Active transportation investments offer many types of benefits related to safety, reduced greenhouse gas emissions, physical activity and the economy. Metro, Oregon’s regional government for the Portland metropolitan area, wants to better understand the role of these investments in building stronger communities in their region, and in implementing the Metro 2040 Growth Concept.

Led by Portland State University in partnership with Metro, the Active Transportation Return on Investment (ATROI) study looked at twelve projects constructed in the greater Portland region between 2001 and 2016. These twelve 2040 Catalyst Projects were evaluated to determine if active transportation investments had significant...

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Millennials prefer walking over driving by a substantially wider margin than any other generation, according to a new poll conducted by the National Association of Realtors and TREC, the Transportation Research and Education Center at Portland State University.

The 2015 National Community and Transportation Preference Survey found that millennials, those aged 18 to 34, prefer walking as a mode of transportation by 12 percentage points over driving. Millennials are also shown to prefer living in attached housing, living within walking distance of shops and restaurants, and having a short commute, and are the most likely age group to make use of public transportation.

The poll also found that millennials show a stronger preference than other generations for expanding public transportation and providing transportation alternatives to driving, such as biking and walking, while also increasing the availability of trains and buses. Millennials likewise favor developing communities where people do not need to drive long distances to work or shop.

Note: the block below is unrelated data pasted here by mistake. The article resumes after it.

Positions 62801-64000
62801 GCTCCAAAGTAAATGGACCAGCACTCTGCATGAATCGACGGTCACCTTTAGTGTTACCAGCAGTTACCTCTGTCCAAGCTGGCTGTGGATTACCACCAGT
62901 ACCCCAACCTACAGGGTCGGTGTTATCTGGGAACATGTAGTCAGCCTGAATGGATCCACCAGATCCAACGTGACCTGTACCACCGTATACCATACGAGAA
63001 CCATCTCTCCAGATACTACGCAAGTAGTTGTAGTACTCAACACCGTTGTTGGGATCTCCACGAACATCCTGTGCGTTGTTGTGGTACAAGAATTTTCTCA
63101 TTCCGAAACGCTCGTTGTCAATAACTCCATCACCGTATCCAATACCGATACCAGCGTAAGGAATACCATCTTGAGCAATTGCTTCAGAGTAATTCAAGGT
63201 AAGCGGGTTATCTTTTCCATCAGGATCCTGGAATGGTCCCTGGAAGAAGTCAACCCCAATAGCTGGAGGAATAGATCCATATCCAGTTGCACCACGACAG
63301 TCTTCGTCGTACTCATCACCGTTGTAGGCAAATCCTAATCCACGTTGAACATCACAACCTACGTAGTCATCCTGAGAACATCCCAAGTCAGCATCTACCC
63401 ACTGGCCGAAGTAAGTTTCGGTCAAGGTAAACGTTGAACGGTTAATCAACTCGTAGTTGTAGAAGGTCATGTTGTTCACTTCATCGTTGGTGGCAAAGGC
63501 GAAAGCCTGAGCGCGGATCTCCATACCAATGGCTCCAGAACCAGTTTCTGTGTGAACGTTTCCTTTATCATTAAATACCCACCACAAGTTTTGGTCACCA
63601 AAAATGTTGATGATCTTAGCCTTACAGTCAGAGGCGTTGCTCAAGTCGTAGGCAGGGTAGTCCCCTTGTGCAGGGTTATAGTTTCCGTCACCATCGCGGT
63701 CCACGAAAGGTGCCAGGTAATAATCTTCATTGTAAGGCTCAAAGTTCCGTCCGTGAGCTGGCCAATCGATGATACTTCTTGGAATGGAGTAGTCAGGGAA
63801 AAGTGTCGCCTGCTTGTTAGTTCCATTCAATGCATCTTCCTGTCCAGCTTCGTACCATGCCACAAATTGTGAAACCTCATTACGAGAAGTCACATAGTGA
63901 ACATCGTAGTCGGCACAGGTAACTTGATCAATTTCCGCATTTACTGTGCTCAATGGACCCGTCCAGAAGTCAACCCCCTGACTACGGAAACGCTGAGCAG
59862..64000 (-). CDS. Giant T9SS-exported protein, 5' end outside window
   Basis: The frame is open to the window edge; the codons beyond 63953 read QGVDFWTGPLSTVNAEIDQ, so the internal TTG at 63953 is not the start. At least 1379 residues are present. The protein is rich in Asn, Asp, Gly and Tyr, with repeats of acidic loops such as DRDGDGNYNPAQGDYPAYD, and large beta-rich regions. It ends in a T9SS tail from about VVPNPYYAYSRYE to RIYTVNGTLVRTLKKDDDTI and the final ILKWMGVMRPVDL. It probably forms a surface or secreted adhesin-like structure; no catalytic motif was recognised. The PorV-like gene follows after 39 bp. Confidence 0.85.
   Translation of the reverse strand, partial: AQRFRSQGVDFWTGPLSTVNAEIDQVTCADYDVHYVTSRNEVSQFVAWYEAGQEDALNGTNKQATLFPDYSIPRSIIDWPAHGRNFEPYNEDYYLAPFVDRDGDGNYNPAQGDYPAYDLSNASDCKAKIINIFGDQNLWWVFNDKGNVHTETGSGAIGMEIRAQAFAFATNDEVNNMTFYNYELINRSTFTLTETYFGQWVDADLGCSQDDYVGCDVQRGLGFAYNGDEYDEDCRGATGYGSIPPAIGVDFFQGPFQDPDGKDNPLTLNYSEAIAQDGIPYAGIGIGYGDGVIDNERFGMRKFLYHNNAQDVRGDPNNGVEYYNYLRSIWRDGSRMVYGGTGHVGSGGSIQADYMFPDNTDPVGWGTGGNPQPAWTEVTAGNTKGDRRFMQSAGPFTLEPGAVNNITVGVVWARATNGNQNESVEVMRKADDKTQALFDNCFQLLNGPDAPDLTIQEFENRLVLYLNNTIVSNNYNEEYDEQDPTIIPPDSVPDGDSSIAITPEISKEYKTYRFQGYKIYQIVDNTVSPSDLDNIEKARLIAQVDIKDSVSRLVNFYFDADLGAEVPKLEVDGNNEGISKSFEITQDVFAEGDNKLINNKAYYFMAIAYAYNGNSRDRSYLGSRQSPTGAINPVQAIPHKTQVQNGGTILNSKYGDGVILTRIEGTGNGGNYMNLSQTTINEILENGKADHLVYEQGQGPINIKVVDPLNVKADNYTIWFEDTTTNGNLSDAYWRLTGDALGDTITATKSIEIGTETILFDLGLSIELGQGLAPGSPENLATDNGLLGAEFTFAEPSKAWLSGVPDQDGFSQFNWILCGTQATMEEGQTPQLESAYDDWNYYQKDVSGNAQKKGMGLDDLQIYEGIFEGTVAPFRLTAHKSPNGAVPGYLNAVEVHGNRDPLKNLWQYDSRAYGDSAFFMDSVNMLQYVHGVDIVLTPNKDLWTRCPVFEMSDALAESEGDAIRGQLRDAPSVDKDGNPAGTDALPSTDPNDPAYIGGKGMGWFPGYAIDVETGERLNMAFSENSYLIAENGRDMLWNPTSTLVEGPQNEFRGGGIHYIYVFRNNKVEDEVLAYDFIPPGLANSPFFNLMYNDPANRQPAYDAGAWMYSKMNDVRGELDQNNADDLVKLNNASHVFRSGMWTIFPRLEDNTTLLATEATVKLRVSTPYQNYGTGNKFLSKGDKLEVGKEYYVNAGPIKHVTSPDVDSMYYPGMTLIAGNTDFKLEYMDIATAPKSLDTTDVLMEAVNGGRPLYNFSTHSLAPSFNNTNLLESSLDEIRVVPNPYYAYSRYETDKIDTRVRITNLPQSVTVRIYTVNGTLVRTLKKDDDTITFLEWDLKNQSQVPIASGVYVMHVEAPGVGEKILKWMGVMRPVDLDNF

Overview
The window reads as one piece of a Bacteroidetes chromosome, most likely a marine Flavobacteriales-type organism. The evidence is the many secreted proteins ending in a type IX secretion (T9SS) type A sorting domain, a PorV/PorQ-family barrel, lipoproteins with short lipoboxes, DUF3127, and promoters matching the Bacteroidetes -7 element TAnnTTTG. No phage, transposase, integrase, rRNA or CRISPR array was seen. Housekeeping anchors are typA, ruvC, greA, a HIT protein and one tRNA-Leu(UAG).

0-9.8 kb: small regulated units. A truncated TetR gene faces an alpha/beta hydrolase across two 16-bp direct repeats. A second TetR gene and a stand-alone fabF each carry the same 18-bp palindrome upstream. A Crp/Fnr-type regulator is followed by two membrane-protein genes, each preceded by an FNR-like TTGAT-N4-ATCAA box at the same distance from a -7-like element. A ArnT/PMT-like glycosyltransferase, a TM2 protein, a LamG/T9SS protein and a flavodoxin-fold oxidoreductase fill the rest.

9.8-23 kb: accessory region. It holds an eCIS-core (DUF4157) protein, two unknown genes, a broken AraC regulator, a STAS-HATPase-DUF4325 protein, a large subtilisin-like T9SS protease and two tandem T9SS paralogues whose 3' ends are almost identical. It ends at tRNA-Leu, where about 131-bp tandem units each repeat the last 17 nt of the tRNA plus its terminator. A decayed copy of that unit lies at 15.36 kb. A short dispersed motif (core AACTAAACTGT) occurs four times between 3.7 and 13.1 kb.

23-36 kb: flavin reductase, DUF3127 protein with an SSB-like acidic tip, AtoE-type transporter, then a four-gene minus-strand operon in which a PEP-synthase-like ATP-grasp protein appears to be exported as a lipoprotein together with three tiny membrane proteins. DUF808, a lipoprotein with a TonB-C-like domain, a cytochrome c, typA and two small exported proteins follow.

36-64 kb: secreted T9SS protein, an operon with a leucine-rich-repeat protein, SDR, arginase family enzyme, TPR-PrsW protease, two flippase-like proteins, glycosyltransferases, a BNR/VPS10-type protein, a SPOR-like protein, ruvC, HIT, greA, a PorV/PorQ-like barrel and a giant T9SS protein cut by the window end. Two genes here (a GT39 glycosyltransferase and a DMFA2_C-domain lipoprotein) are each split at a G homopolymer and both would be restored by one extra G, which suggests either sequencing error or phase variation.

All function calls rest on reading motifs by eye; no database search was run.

> Jennifer Dill of TREC and Hugh Morris of NAR will discuss the findings in a free Webinar Aug. 5....

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Bad streets don’t just create frustrating commutes, Dan Burden told a Eugene crowd Feb. 28. They also hurt our health, environment and economy.

Burden, executive director of the Walkable and Livable Communities Institute, spoke as part of the University of Oregon’s LiveMove Transportation Speaker Series. A national authority on bicycle and pedestrian programs, street corridor and intersection design, and traffic calming, Burden started advocating for active transportation 38 years ago.

A healthy and sustainable community is a walkable one, Burden said, and transportation and land-use planning both should serve that goal. “If you want to be a transportation planner, you’d better take a couple courses in land use,” he said. “And if you want to be a land-use planner, you’d better take a couple courses in transportation.”

Well-designed streets are key to healthy communities, Burden said. Wide sidewalks, good landscaping, buffer zones between cars and pedestrians and short crosswalks all create an environment that gets more people walking. In turn, he said, businesses will build to take advantage of foot traffic and existing owners will see their property values rise.

Although established communities offer few opportunities to plan streets from scratch, there are still opportunities to incorporate good design, Burden said. Bad streets can be put on a diet, he said....

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Dr. Yizhao Yangís OTREC project on understanding school travel examined the relationships between school transportation, neighborhood walkability, and where families choose to live. The study involved a 5,500-household survey of families with children attending selected public schools in Eugene, Oregon. In general, parents did consider school transportation in the process of deciding where to live. Unfortunately, housing opportunities around schools and in walkable communities are often limited. Dr. Yangís project suggests a need for greater coordination between community land use planning and school planning. The study also points to the value of continuing to educate the community about safe and active transportation options to school. The final report can be downloaded at: https://ppms.trec.pdx.edu/media/project_files/OTREC-RR-10-01.pdf.